24 Feb 2016

Why am I doing this?

The Taupo Challenge is a prestigious event, and I've never ridden a lap. I have many friends who have done it. The stories they tell are of success, failure, pride, fear and grit. A friend of mine bent his dérailleur hanger and walked half the course in his cycling shoes. I remember driving through the steams of cyclists when I was younger, my father cursing gently at the delays, while I was wondering how anyone could actually ride around the whole lake. As I came to understand the distances involved I still couldn't understand 160km at high speed, serious amateur cyclists and Sunday riders racing in huge bunches. Then there are the stories of the crashes, the near misses. Cyclists who are strong enough to ride at speed but not experienced enough in huge bunches, cyclists who don't 'call it', who don't follow the lines...

I started riding when I was young, as a form of escape. To get away from the 'stresses of youth', which was probably a combination of serious things like being bullied, and the more teenager-esque wiles of doing the dishes and keeping my room tidy. We all used to cycle. To visit friends, to walk the dog, to get to school, and as I grew up; to get to work. Cycling for me is a peaceful lonely endeavour interspersed with interesting bits. Views at destinations, deviations along unridden lanes. Stopping to eat freshly fallen fruit at the side of the road and speculate about whether I could make it from Mutiny Road to Waipukarau and back to Havelock North before dinner time.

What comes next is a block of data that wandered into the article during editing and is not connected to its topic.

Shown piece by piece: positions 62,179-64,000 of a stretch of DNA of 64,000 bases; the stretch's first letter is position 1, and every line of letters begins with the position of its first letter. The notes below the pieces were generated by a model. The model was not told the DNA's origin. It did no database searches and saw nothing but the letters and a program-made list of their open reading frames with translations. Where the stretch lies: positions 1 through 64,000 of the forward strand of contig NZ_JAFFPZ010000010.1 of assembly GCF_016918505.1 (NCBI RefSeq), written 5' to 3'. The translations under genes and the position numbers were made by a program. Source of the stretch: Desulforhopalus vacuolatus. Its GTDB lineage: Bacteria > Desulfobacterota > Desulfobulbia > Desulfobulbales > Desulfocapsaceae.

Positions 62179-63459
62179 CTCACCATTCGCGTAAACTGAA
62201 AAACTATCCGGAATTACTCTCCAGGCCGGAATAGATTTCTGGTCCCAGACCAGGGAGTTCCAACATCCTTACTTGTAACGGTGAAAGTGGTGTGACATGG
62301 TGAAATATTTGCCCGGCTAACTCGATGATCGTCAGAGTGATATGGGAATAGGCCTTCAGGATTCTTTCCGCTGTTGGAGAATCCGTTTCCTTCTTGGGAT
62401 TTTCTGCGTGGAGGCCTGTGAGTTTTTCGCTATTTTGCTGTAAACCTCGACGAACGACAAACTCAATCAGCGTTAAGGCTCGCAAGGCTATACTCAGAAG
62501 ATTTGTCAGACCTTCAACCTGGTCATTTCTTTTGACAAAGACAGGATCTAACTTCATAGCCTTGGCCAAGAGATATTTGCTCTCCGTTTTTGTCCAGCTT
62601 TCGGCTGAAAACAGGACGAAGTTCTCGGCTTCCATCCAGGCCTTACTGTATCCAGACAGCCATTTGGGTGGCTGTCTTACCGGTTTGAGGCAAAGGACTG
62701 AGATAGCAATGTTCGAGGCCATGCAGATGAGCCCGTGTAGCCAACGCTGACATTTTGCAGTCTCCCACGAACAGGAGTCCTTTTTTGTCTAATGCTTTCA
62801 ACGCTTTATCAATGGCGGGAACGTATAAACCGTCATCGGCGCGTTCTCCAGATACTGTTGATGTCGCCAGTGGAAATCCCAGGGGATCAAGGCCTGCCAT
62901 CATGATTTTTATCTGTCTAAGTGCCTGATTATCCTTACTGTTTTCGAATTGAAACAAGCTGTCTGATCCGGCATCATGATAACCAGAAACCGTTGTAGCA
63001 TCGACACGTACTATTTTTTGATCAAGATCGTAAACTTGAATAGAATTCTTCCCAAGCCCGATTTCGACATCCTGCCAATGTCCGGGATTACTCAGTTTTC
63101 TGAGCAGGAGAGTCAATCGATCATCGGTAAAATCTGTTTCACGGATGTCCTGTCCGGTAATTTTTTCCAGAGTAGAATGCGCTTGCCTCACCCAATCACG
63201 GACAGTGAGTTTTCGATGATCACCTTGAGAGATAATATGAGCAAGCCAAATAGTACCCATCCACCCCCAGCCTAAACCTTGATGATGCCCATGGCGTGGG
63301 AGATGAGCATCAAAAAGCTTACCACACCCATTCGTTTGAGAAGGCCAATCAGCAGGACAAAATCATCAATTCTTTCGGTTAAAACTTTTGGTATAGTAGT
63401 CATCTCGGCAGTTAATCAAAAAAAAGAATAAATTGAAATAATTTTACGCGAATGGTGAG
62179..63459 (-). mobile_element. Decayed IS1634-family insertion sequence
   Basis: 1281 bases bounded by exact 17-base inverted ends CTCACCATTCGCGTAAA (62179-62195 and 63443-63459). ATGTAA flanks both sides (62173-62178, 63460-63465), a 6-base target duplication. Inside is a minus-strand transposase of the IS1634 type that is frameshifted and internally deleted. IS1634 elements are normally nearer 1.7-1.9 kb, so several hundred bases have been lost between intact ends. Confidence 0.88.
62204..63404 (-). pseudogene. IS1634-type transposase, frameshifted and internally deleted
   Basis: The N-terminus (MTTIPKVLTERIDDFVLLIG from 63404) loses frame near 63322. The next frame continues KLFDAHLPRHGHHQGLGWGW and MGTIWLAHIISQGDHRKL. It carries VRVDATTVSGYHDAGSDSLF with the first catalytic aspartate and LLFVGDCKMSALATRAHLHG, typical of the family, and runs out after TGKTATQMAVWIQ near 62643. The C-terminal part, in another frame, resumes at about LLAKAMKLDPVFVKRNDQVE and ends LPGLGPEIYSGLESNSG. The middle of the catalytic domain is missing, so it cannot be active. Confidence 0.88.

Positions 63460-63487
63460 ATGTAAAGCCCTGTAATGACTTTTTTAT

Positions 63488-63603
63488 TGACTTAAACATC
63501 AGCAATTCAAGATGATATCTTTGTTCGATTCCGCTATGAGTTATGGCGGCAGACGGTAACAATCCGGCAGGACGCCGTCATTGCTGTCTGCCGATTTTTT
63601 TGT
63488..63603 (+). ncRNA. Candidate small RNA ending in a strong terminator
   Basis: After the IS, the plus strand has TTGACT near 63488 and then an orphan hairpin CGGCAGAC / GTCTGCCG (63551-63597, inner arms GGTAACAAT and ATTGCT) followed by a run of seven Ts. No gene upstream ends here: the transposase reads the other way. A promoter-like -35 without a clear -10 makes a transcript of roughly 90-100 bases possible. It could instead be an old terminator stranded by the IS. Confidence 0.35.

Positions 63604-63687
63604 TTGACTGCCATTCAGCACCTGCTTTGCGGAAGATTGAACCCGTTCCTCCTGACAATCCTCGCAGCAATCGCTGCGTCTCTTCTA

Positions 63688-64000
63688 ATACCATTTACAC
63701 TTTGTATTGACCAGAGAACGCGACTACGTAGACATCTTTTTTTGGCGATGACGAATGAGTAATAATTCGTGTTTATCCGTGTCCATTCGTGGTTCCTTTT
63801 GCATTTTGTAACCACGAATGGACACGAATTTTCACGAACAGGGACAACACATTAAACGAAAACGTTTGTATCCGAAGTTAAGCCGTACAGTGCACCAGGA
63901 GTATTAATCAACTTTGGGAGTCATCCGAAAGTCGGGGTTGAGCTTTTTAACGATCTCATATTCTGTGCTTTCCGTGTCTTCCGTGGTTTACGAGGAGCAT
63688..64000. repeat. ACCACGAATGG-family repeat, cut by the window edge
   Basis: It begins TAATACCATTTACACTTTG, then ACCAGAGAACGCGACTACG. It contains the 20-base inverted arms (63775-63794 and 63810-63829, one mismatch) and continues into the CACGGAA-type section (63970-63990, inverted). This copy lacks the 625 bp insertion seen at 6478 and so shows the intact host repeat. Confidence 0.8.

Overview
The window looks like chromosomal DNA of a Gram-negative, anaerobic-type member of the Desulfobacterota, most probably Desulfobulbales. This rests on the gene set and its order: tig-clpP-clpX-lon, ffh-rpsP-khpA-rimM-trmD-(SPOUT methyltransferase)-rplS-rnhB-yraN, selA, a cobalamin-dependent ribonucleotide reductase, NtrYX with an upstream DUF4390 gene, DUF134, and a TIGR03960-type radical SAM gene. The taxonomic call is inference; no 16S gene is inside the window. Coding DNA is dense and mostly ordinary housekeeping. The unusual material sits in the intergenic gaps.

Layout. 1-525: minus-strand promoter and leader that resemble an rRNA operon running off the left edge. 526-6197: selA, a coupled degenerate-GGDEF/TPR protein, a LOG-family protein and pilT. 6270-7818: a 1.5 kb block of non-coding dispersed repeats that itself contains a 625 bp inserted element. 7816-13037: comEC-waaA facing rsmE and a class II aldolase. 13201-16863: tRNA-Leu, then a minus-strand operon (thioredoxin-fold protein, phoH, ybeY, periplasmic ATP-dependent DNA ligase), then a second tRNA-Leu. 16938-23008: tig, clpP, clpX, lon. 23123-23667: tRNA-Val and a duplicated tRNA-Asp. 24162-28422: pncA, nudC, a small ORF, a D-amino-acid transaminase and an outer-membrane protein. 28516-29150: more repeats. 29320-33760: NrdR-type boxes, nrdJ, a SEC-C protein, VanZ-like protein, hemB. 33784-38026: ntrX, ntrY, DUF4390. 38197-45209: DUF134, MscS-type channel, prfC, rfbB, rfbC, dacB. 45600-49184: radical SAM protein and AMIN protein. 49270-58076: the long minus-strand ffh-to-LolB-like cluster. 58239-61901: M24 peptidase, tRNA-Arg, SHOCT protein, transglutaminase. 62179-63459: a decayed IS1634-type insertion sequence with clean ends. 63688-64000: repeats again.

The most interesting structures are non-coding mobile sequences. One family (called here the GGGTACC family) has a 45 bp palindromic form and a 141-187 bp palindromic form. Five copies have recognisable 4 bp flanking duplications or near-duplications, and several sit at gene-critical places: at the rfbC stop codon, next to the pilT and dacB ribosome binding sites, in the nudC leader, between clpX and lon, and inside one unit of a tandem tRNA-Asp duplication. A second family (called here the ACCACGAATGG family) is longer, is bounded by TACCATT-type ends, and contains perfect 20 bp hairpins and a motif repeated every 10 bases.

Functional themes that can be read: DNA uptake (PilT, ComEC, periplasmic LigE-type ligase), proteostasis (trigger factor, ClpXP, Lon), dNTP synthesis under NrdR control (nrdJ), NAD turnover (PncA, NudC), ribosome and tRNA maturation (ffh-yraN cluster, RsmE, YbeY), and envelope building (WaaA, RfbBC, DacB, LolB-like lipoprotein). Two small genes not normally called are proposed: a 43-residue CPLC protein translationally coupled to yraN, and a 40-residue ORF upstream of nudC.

Riding in bunches scares me. Being social often scares me too, so as I got more and more into cycling I was spending a lot of time on the bike by myself. Exploring, commuting, and trying to impress myself and others with my Strava entries. As time went on I thought about doing Taupo, possibly some other rides, but the crowds and thought of navigating a sea of moving bike parts turned me off. I missed Taupo in 2015, realising afterwards that I hadn't actually planned to go in the first place.

160km doesn't seem like a long way. I can do 100km in a day relatively easily, 60% of that is just my commute. Throw in some hills and a few long rides on the weekend and you're done. Getting around at a decent rate, well that seems like more of a challenge, but the challenge seems to be staying in the pack. Staying on the bike. Watching out for the crashes before they happen. That sounds scary to me.

320km is a challenge. I think I can do it, but it will take some planning. I couldn't just do a bunch of riding beforehand and turn up and get it right - I'll need to be seriously prepared, worn in and well practised if I'm going to make it through. It sounds stressful, but not scary.

Anyway, that's my take on it.

Where I want to be at the end of the year is sitting at the Endurance Riders Breakfast, smug and warm having ridden two laps in a reasonable period of time, and walked out in one piece.
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